For instance, Bram Stoker's Dracula (1897) features Lucy who, espousing feminist ideals, is turned into a vampire, becomes wildly erotic, and preys on children. Like other gothic works that engage with themes of female agency and monstrosity, Dracula embodies a cultural preoccupation with an idea of change that challenges the moral, economic, and reproductive purpose of the conjugal family. It is against this backdrop that I examine the works of Wharton and Larsen. While they cannot be classified as gothic writers, they have invested key heroines with signifiers of the gothic that would pose them as perverse and a threat to their societies. Unlike the 'untraditional' women of Stoker, Wharton's and Larsen's protagonists engage in a depth of interrogation that exposes the operations of the Euro-American nation state as antithetical to women's full agency as citizens and, in Larsen's case, as constructed on the abjection of blackness. Roughly a century prior, Mary Shelley had engaged in a similar interrogation of citizenship in Frankenstein. In it, the scientist Victor Frankenstein creates a human from various inanimate parts that has advanced intellect but is physically freakish. The creature, shunned by a society that could not reconcile his poetic mind with his monstrous appearance, is charged by a sense of vengeance against his creator for dooming him to such an existence. By repeatedly scrutinizing the ego-driven motives of the scientist, however, Shelley undercuts a simple understanding of who is the text's real monster. In Black Frankenstein, Elizabeth Young taps further into the novel's colonial resonance by connecting the creature as both product and belier of European enlightenment ideals to the abjection of black bodies as intrinsic to the ontology of the modern nation state. As such, I engage with this signifier of the gothic to show how Wharton and Larsen wrote back against the concept of the subversive female to expose the Euro-American model of the nation state as the site of monstrosity.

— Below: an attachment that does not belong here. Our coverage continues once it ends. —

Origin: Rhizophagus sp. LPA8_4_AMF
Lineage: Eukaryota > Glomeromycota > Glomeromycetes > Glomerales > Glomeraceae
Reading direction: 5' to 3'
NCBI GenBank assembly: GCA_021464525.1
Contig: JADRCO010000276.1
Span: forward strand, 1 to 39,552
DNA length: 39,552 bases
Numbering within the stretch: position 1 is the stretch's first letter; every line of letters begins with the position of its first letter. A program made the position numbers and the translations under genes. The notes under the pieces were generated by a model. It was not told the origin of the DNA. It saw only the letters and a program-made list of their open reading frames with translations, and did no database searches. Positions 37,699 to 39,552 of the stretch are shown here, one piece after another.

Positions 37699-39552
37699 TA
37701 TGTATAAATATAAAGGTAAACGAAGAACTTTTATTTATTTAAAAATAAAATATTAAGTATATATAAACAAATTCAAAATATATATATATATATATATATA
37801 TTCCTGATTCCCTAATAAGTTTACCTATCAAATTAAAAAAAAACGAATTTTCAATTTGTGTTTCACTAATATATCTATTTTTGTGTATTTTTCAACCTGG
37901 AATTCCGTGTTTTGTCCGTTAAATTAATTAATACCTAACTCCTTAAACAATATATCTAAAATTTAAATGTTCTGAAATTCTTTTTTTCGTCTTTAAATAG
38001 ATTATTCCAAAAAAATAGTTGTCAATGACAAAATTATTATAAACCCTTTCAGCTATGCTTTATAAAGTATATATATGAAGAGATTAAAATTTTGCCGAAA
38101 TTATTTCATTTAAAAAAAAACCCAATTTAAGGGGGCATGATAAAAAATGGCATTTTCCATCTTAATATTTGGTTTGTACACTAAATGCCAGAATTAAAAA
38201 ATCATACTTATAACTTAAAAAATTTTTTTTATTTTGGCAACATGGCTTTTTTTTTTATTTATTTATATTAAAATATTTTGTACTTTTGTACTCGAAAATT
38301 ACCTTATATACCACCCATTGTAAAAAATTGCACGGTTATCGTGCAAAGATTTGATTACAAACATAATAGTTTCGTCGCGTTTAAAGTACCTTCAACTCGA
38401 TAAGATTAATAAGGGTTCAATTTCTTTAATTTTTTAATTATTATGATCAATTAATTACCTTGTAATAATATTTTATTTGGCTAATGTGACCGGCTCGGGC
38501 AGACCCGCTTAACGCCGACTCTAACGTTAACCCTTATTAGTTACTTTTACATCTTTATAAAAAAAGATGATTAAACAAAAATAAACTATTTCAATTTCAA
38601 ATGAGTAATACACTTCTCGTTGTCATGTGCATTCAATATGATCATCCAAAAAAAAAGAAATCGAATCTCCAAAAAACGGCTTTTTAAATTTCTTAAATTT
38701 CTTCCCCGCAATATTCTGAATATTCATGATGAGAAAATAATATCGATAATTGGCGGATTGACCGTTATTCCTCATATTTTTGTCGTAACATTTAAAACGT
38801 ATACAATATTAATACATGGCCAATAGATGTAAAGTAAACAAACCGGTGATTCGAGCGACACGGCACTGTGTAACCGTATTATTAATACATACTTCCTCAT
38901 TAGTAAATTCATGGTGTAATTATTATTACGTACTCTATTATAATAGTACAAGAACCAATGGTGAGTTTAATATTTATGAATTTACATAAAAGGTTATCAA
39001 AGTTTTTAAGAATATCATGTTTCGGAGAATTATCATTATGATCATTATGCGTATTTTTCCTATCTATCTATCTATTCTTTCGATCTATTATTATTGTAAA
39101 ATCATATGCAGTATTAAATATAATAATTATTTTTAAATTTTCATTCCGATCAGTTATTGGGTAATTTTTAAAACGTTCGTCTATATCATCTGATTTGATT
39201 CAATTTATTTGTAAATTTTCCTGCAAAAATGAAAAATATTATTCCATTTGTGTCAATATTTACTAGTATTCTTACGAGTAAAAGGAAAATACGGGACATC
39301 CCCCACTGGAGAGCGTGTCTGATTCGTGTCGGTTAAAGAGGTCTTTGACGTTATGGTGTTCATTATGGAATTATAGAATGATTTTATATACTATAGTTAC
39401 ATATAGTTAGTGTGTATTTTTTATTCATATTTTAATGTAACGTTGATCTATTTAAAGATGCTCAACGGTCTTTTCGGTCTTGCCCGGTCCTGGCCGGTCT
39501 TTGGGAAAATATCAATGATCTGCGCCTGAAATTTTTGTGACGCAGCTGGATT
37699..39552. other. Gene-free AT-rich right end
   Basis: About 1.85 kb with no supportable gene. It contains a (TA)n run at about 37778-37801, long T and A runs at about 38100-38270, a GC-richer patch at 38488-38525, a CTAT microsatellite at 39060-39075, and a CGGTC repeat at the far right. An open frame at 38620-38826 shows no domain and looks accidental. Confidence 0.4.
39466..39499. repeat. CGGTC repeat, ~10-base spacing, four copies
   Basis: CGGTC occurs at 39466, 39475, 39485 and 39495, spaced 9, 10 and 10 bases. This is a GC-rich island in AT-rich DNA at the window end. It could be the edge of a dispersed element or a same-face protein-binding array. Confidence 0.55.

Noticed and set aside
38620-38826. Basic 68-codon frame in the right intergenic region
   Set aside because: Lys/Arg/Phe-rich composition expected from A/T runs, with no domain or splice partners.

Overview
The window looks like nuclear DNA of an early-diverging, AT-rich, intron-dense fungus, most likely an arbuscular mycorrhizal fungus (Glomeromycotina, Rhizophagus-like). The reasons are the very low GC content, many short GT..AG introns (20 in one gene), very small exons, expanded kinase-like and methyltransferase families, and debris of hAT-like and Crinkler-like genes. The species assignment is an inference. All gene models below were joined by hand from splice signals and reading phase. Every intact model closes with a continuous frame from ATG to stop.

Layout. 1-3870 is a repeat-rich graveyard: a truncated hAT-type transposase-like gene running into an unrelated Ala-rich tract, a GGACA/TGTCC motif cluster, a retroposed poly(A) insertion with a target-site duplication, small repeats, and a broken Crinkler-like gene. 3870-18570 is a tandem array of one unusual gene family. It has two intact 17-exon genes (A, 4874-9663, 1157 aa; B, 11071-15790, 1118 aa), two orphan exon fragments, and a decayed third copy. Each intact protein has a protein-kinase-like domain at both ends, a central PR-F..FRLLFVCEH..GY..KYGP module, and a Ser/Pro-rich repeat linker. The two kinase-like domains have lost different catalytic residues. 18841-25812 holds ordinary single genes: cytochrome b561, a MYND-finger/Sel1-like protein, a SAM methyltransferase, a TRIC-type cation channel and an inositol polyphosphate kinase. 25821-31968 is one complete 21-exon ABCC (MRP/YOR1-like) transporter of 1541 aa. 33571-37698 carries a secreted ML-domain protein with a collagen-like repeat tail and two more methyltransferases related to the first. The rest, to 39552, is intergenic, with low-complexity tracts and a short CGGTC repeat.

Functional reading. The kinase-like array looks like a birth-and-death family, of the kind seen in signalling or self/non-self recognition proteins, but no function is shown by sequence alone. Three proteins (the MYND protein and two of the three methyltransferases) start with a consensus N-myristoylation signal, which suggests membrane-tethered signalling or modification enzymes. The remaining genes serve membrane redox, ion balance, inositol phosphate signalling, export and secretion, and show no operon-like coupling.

Wharton's The Custom of the Country (1913) and Larsen's Quicksand (1928) both depict willful and, at times, repellent heroines who spend significant time in both the US and Europe. The metaphoric operations of the Frankenstein story show how these women are constructed out of conflicting Euro-American ideals and are then charged by a confluence of catalytic events that crescendos into a rebellion. While this examination shifts critical attention towards the writers' maneuvers in unmasking apparatuses at work in dehumanizing the modern woman, the metaphor works on different registers along racial lines. Through Quicksand, the perversities of a market-obsessed society work to move Custom's Undine Spragg away from an ideal of citizenship with which her whiteness endows her. The biracial Helga Crane from Quicksand, however, is already prefigured as a non-localized Other, untethered from any stable notion of belonging, because of her brown skin and illegitimate birth. Though Custom almost entirely elides the presence of people color, assessing it alongside Quicksand animates the specter of colonialism that haunts the text.